<p>I hope you get back to me Kiteman because I have thoughts and questions and I'd like to have some dialogue here. I just watched the TED lecture on &quot;Global warming at work (chasing ice 2012)&quot; on YouTube. Anyone here who is interested in the far reaching effects of the devastation we have done to this planet REALLY needs to take a look. Fascinating and terrifying all wrapped up into one little rather not so neat package, while our politicians still debate if global warming is even a &quot;thing&quot;. It's tragic and our planet is screaming for help.</p><p>And that's where you step in! Which I think is brilliant and amazing! I have always thought the same, that renewable energy comes in two forms solar and wind and what about the big third option, water. It seems to be consistently overlooked. It's as if we've spilled a glass of it and then picked up the throw rug and quickly covered over that option! Why is that?</p><p>What is the reason that we do NOT go this route? I think at least to me it is a huge unanswered question. I'm in the states, so over here we have a huge example in the Hoover Dam that is hydro-electric. I very well know there are other examples. I know in Syria there's a small hydro-electric dam. In Canada they speak in terms of their bill from hydro and how big the bill is. And I know this is slightly off your project here but we're still dealing with the movement of water to create electricity, no matter how you slice it. You are incorporating the movement of water to create wind to harness energy (Gads I love that!) but really why DO we shy away from harnessing the power of water. When our Hoover Dam was built why didn't we put up 49 more? So what holds them back! There has to be something.... SOMETHING .. that makes this NOT a winning proposition for the politicians. What are the reasons why. I mostly ask it because someone said directly to me... &quot;If its such a good idea then why didn't we go with hydro-electric for instance after the Hoover Dam was built?&quot; </p><p>I have an artesian well at my house that has such a strong force of water that it had to be plumbed with an overflow shunt or it would blow the plumbing apart in my house. It flows into a cistern in my backyard. I have always thought its such a waste. Its good clean drinking water. I think about using it for my garden. I also think about trying to harness energy from the flow with an impeller. The water flows through a pvc pipe anyway on its way to the cistern. Maybe I could gather enough electricity to light my chicken coop or something. I honestly don't have these sorts of skills...lol. But I do dream about being able to do these sorts of things. </p><p>Anyway You are brilliant. Its a wonderful instructable. Your energy and excitement seems to come through in your write up! Fantastic. Thank you so much for sharing with all of us! And please remain my friend in pushing for solutions for the planet that made good common sense! Fantastic!</p>
<p>Can you get back to me in about 10 days?</p><p>(I'm about to go on holiday)</p>
It will be most welcome! Have a lovely time!
<p>The hoover dam generates a lot of electricity, but dams have problems too. They usually create a reservoir that disrupts the ecosystem, they make it harder if not impossible for fish to spawn or migrate, they keep sediments from replenishing soil downstream, and they can actually lower the water table. </p><p>It is important to look at the environmental effects of any project, especially something intended to help the environment. </p><p>This instructable on the other hand has no negative impacts i can see, great job!</p>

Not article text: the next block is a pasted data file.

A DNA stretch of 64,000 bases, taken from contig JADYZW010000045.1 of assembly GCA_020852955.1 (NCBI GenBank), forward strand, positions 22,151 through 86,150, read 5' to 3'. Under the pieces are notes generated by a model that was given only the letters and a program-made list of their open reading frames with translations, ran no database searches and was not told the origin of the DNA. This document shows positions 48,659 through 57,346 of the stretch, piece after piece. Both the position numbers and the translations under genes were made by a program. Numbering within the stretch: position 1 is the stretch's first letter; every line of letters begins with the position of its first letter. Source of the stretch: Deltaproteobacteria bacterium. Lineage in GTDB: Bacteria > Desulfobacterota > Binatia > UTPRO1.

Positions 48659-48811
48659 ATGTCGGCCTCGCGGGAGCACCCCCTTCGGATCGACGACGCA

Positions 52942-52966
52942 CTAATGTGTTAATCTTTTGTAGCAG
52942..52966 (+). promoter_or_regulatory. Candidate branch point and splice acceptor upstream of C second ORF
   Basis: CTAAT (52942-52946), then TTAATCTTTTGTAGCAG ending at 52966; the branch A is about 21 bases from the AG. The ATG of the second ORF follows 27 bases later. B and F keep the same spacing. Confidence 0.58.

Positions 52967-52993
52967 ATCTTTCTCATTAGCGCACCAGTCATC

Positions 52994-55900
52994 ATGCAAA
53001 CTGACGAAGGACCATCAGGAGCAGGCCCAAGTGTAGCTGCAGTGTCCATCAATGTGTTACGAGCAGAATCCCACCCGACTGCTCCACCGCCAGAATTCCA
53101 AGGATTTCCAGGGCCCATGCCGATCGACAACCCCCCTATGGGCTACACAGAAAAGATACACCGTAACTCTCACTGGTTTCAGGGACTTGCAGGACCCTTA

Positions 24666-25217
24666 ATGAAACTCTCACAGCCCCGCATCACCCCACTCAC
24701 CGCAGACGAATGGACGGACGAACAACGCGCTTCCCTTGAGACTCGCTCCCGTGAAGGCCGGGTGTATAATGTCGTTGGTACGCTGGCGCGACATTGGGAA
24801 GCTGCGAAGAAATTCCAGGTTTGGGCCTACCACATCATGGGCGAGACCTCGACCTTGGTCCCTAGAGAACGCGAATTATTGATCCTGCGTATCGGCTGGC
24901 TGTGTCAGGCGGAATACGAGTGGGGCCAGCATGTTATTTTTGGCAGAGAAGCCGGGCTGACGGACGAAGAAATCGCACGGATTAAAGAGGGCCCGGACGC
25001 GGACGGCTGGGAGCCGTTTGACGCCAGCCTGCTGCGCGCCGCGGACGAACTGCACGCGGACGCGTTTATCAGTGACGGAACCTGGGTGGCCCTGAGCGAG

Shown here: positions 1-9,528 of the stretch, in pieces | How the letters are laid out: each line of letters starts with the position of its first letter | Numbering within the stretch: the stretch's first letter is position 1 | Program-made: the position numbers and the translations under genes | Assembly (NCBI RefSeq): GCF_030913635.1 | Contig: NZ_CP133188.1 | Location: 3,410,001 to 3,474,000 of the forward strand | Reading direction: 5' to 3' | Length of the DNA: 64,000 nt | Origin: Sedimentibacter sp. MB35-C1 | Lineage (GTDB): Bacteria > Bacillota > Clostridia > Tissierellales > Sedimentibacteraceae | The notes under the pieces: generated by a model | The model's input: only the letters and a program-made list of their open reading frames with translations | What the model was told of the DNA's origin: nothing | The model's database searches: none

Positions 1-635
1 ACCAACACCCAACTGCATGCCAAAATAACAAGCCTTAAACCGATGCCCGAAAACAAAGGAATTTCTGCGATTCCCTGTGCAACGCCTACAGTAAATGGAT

<p>the russians made something very similar to this during the war and discovered it had to do with the air hydraulics (suction etc) so the shape of the chamber was shaped like a wave and the fans were placed in the small corner of the tip of the wave so the air flow was channeled and concentrated at a focal point of sorts.</p>
<p>That's something to consider for future versions.</p>
<p>I would like to test the WAVE ENERGY PROJECT in JAMAICA </p><p>What could I do?</p>
<p>You could copy this, design your own, or have a look at the other wave-power projects on the site:</p><p><a href="https://www.instructables.com/howto/wave+power/" rel="nofollow">https://www.instructables.com/howto/wave+power/</a></p>
<p>i'd been thinking of my own design, much bigger, but still could be made in a disaster area. mine would have been a large tube attached to anchors that keep it facing the waves, an outlet tube going up the side of a hill or cliff to a turbine. it'd be fixed so it would rise with the tide or sea level rise. i might have been inspired by ovens park.<br><br>for a portable, maybe a box going out into the water, set on driven posts and stones, anchored and weighted so it floats right near the surface, but stays where it is. dig the base in, cover it with rocks, being out past the sand it wouldn't fill up. the shape on bottom would be flat, the sides and top would be straight, going to a funnel shape, then to a straight tube.</p>
<p>Go for it!</p>
<p>when i have some land... i'm at least another year in an apartment.</p>
@kiteman Yeah, since 2006. The wavetank test facility was bought by another company this May and i managed to keep my job, we're still set-up to test WEC's. All the technology was sent to Germany and archived for future reference. It was and still is quite upsetting to see Limpet go, it was a living breathing thing.
(Check your You inbox.)